The Author is not known at this time, but the column is titled, "Notes from The League, The Broadway Show League".

" The Broadway Show League has now been in existence long enough to schedule an Old Timers Day during the regular season, and about 40 players got out their gloves for the occasion on June 28. The actor Jack Knight flew in from Los Angeles to be M.C. and present Frances Lewin, who has been the unpaid, devoted Commissioner of the League for 19 years, with an inscribed trophy.

In fact, the Broadway Show League this season is celebrating its 30th anniversary. Founded by John Effrat, the energetic stage manager who used to organize Broadway's annual talent shows, too, the League was established " to provide an opportunity for companies playing on Broadway to engage in healthful outdoor physical activity." In other words, softball.

Some 20 teams report every Thursday during the season to the five available diamonds near the carousel at the south end of Central Park, wearing the tee-shirts of their shows. There is a noon division and a two o'clock division and the two meet in playoffs that occupy the last four weeks of the season, which ends in mid August.

If the show doesn't have enough enthusiasts to field a team, two shows can combine into a hybrid, such as The Real Thing/Sunday in the Park With George. The entry fee is $175 to cover permits and other expenses. All scheduling and arrangements are handled by Fran Lewin.

At the request of Actors Equity, she took over from John Effrat when he died in 1965. She had no direct connection with the theatre besides being an ardent first nighter (balcony seats) for 20 years and having an uncle who was David Belasco's press agent. A baseball enthusiast as well, she was Effrat's gofer. Out of her years as Commissioner she picks three favorite players, all for being funny, talented, and serious about the game: Woody Allen, George C. Scott, and Merv Griffin.

Scott, a pitcher for the Negro Actors Fund, endeared himself to the Commissioner when he turned down an Oscar saying the only award he cared about was the MVP of the Broadway Show League, which he won when Effrat was Commissioner.

Fran Lewin, an ebullient commissioner, is candid about League problems ---- over-professionalism being one --- and frank to state her goals. In the past, there have been too many non-Broadway, non-show teams, including one from television broadcasting. Her goal for the League is to confine it to Broadway ( and Off-Broadway ) shows and to see that women get to play on every team.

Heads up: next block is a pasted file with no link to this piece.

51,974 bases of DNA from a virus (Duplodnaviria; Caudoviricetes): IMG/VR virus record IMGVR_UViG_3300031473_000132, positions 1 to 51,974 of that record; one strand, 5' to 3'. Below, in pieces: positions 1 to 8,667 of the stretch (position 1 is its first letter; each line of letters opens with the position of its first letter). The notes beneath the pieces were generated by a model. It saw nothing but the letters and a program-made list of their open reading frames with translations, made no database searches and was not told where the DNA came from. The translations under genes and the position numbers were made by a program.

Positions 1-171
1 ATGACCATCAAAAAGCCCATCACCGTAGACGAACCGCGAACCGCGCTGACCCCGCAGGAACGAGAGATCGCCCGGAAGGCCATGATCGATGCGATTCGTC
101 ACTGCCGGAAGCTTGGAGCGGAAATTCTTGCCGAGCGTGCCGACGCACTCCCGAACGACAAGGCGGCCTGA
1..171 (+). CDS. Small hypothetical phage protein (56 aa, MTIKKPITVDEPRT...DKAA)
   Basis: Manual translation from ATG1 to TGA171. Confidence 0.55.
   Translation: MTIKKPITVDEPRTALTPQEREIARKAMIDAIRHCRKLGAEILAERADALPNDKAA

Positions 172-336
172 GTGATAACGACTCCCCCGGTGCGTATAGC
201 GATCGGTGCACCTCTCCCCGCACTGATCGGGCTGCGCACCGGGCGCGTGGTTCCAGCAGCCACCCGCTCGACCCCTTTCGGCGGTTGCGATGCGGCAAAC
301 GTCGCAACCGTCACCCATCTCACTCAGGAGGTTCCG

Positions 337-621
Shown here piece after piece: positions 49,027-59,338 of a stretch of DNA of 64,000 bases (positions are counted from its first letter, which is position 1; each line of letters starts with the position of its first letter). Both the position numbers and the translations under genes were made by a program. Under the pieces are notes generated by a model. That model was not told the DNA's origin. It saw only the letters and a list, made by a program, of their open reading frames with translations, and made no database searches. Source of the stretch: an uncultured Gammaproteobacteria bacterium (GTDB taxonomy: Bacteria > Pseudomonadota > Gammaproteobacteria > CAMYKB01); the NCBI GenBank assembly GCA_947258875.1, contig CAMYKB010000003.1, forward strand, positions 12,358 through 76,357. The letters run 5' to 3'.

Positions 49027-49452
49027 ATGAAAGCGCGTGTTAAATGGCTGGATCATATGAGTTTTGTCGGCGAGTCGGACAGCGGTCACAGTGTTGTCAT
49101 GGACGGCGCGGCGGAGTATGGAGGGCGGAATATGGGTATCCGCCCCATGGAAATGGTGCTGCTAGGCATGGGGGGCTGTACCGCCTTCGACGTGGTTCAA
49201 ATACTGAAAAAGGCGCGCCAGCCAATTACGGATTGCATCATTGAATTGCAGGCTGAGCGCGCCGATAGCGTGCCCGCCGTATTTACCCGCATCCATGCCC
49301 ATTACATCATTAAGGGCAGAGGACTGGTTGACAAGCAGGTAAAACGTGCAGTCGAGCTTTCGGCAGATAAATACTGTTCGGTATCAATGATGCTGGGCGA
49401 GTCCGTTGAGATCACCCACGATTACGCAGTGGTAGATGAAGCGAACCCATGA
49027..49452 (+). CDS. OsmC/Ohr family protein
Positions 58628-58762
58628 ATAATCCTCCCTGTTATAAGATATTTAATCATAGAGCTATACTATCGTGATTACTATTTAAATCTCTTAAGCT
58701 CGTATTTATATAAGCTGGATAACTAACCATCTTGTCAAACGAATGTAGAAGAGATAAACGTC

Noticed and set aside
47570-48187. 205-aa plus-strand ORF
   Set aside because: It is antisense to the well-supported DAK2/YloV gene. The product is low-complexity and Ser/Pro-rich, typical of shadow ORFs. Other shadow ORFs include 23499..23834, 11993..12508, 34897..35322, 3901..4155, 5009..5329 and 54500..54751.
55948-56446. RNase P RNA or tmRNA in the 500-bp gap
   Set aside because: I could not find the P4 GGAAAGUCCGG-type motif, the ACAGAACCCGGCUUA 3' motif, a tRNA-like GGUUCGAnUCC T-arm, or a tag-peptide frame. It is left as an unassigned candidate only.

These are laudable goals, which we in The League of New York Theatres and Producers support, but that they may be difficult in achievement was expressed in a remark by one of the League's directors: " It took 30 years to achive this chaos. It can't be undone in one season."

The Commissioner's Cup Champions Match-up was created in honor of the late Don Koehler, who, as the long time Commissioner of the Broadway Show League, did all that he could to maintain the Broadway Show League as ONE League. While painfully aware that veteran teams were far superior to the ever-changing make up of Show teams that opened and closed On and Off Broadway, Don, as Fran Lewin and John Effratt before him, remained true to the spirit of this League.

22 June 1958, New York Times, pg. X3:
"As if that weren't enough," Miss Mitchell moaned, "I'm now worrying about off-stage injuries. The kids have begun to play baseball on Thursday afternoons with the Broadway Show League. Since the season started we've had a couple of spiked legs and broken fingers."

17 August 1987, New York Times, "From Lawyers to Cabbies, Glory Is Found in Softball" by Sam Howe Verhovek, pg. B1:
"Sometimes, you just try too hard," said Tom Kelly, the production stage manager of "I'm Not Rappaport," after flying out to left field, with the tying run on first base, to end the title game of the Broadway Show League. The cast and crew of "42d Street" took their first championship last week.

Posted by Barry Popik
Sports/Games • Sunday, July 03, 2005 • Permalink

Commenting is not available in this channel entry.